The design and implementation of the GDDS has benefited from close collaboration with member countries and other international organizations, notably the World Bank in regards to socio-demographic data. The Statistics Department of the IMF, in collaboration with the World Bank and other providers of technical assistance, and with generous financial support from Japan and the United Kingdom, continues to assist member countries wishing to participate in the GDDS, including through regional GDDS projects, to prepare metadata and to implement the plans for improvement identified therein.
Purposes of the GDDSThe purposes of the GDDS are to:
Participation in the GDDSMember countries of the IMF voluntarily elect to participate in the GDDS. Participation requires: (1) committing to using the GDDS as a framework for statistical development; (2) designating a country coordinator; and (3) preparing metadata that describe (a) current practices in the production and dissemination of official statistics, and (b) plans for short- and longer-term improvements in these practices.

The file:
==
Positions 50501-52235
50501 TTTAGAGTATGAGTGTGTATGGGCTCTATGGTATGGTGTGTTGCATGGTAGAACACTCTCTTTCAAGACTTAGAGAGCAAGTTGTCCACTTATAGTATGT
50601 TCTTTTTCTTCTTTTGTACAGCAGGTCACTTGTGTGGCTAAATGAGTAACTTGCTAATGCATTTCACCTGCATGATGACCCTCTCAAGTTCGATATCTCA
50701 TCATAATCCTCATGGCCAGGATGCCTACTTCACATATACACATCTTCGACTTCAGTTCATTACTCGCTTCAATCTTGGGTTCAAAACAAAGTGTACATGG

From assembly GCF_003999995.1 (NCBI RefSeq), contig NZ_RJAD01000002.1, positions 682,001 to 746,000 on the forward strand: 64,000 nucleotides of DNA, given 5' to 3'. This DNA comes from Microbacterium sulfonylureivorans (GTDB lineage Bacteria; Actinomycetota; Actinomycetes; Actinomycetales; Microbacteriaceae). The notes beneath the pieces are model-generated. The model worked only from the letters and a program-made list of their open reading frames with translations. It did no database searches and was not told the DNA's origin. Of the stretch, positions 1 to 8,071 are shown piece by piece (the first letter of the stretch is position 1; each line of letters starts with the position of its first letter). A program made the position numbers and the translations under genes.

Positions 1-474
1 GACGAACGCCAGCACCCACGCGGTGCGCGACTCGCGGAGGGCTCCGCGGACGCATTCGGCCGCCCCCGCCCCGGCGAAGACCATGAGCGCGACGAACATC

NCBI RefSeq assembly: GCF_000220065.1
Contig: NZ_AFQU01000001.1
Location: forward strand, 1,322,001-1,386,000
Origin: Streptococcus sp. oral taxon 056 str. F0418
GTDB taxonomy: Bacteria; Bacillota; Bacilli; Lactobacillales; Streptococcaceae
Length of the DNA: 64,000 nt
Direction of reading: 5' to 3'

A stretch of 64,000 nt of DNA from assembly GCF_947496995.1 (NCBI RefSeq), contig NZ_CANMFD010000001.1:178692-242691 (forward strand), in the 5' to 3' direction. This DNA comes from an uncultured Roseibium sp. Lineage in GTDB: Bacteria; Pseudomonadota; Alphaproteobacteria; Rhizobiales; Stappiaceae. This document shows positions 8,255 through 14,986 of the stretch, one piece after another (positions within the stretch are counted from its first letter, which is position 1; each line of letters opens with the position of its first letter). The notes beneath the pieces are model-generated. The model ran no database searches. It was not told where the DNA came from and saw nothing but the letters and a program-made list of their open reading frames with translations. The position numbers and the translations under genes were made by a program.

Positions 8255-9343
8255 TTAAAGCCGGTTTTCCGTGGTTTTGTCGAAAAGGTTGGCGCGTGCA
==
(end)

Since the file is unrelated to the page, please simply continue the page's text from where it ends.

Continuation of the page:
Participants are requested to update their metadata if and when significant changes in their statistical practices or plans for improvement take place, but at least once a year.
Any changes to the GDDS mandated by the IMF Executive Board may not be reflected in the country presentations on the Dissemination Standards Bulletin Board (DSBB) until the next periodic update for that country.
Principal features of the GDDSThe GDDS framework is built around four dimensions -- data characteristics, quality, access, and integrity -- and is intended to provide guidance for the overall development of macroeconomic, financial, and socio-demographic data. The framework takes into account, across a broad range of countries, the diversity of their economies and the developmental requirements of many of their statistical systems.